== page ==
Mikro-Mir 1/48 Venom FB.4
|Short run kit.
De Havilland proposed a development of the Vampire for the high altitude fighter-bomber role in 1948, using a thinner wing and a more powerful engine. With the4 company identification of DH 112, further development to fulfill Air Ministry requirement OR.277, defined in Specification F.15/49, for a fast, maneuverable fighter -bomber to replace the Vampire in that role.
While generally similar in layout to the preceding Vampire, sharing the distinctive twin-boom tail and composite wood/metal structure, the Venom was a completely new design, powered by the de Havilland Ghost 103 jet engine with 4,850lb of thrust, 50% more powerful than the de Havilland Goblin used by the Vampire.
Both the Royal Air Force and the Royal Navy took interest in the Venom, with the version developed for the RN being a two-seat radar-equipped all-weather fighter, which was also adopted in a non-naval configuration by the RAF to replace the interim Vampire night fighter. The RAF, however, concentrated on the single-seat fighter bomber, the prototype of which first flew on September 2, 1949.
The Venom entered service with the RAF in 1952, in both the single-seat FB 1 fighter-bomber (365 constructed) and two-seat NF 2 night fighter (90 built), which was replaced in 1953 by the NF 3 (129 built). British Venoms saw active combat during their operational life, including the Suez Crisis, the Malayan Emergency, and the Aden Emergency. It was withdrawn from frontline operations by the RAF in 1962. From the beginning, the fighter-bomber was to be given to overseas forces, such as the Second Tactical Air Force in Germany as well as Cyprus, the Middle East, Africa, and Asia.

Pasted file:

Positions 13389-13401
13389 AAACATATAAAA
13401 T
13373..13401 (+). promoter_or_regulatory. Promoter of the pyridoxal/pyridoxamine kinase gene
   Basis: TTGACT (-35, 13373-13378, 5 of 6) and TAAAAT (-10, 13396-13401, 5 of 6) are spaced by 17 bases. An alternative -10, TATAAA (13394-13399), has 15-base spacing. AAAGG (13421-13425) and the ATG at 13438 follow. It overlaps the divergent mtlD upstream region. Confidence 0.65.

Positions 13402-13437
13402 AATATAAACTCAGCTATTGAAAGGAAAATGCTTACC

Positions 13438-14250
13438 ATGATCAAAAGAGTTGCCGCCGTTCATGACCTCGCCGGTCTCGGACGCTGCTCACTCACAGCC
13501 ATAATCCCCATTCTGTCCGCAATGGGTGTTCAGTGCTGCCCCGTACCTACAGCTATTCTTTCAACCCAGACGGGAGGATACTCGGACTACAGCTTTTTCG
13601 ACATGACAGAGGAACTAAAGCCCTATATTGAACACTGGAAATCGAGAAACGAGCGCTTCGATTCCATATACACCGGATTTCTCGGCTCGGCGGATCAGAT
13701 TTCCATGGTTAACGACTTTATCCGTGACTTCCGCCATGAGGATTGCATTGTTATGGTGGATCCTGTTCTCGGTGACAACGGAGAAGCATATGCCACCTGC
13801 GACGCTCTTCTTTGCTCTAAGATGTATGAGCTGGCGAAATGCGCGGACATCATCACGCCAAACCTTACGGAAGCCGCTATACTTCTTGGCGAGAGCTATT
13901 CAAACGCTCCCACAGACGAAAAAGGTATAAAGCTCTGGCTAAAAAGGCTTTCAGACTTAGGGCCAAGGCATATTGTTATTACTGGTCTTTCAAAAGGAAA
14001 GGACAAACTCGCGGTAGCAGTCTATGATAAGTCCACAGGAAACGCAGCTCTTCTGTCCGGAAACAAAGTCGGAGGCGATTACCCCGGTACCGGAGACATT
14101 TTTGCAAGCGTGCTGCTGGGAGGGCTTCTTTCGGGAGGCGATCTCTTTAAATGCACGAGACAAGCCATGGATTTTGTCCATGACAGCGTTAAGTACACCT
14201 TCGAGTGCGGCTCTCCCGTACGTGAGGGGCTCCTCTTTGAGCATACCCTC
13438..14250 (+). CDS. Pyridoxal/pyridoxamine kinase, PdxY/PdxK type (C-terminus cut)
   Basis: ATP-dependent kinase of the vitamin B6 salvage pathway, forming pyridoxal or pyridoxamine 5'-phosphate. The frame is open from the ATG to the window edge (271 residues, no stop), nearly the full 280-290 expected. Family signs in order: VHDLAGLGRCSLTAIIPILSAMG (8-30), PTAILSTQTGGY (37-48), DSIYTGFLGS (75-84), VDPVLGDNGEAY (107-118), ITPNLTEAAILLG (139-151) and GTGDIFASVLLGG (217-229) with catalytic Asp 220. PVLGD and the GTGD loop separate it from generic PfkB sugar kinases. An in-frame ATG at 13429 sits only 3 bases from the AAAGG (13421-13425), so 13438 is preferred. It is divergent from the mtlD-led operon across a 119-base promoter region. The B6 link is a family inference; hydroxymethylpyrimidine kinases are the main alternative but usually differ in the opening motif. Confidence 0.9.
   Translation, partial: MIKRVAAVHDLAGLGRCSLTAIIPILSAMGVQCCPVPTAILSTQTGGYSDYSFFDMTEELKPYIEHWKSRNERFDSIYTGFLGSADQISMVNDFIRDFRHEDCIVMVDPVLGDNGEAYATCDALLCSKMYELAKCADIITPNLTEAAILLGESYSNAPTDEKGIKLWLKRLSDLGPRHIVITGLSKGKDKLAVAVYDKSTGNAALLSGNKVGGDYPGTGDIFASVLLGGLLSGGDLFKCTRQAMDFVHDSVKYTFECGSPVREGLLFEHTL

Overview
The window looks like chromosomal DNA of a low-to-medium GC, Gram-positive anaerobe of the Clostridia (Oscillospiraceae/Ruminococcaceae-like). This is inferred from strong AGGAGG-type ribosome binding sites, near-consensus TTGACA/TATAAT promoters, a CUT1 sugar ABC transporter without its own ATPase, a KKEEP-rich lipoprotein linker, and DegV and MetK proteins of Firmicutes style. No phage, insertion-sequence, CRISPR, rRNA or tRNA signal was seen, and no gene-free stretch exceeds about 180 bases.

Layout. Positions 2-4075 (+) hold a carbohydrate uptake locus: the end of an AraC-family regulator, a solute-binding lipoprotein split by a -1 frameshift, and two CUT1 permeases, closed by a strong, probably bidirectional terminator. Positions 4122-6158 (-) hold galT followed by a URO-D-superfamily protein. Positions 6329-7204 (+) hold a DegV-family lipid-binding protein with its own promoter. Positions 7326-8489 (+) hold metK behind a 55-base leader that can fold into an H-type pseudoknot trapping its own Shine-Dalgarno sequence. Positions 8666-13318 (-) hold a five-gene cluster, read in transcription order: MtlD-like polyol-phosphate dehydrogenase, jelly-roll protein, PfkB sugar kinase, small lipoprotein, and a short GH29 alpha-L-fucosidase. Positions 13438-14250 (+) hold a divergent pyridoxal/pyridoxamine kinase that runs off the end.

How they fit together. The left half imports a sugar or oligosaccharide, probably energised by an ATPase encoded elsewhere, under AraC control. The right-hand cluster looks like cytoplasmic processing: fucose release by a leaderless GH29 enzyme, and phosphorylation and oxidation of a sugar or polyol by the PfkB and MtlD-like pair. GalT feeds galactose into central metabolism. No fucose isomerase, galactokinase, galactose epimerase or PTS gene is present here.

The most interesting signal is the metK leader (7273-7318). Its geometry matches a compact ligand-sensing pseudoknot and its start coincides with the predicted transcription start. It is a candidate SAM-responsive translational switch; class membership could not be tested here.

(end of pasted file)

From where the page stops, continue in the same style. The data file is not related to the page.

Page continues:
The Venom FB 4 first flew on December 29, 1953, and entered service in 1955; 250 were built, with an improved de Havilland Ghost 105 jet engine rated at 5150lb of thrust. The FB.4 was first Venom to be fitted with an ejection seat, as well as having redesigned tail surfaces and hydraulically-powered ailerons, and air conditioning for the cockpit.
The Venom was also proved popular on the export market, with the air forces of Iraq, New Zealand, Sweden, Switzerland and Venezuela using Venoms. The Swiss Air Force finally retired their last Venoms in 1983. Several of the Swiss Venoms have been acquired by private owners and several continue to fly, being seen in aerial displays at various air shows, while many have been preserved in static display conditions in museums and as gate guardians.
The Venom FB 4, which had equipped, 6, 8, and 249 squadrons at Akrotiri, Cyprus between March and July 1956, saw combat service during the Suez Crisis during late 1956. The Venoms attacked military installations on the ground; 6 Squadron, which had operated the FB 4 the longest, took the leading role. Only a single RAF Venom FB 4 was lost during the crisis.
Classic Airframes released a Venom FB 1, FB 4, NF 2 and Sea Venom FAW 21/22 in 2003-04. These kits now go for over $100 at eBay, though I was able to get a Sea Venom from the Rare Plane Detective for $35 and would have gotten an FB 4 for the same price but I was ten minutes late making my phone call.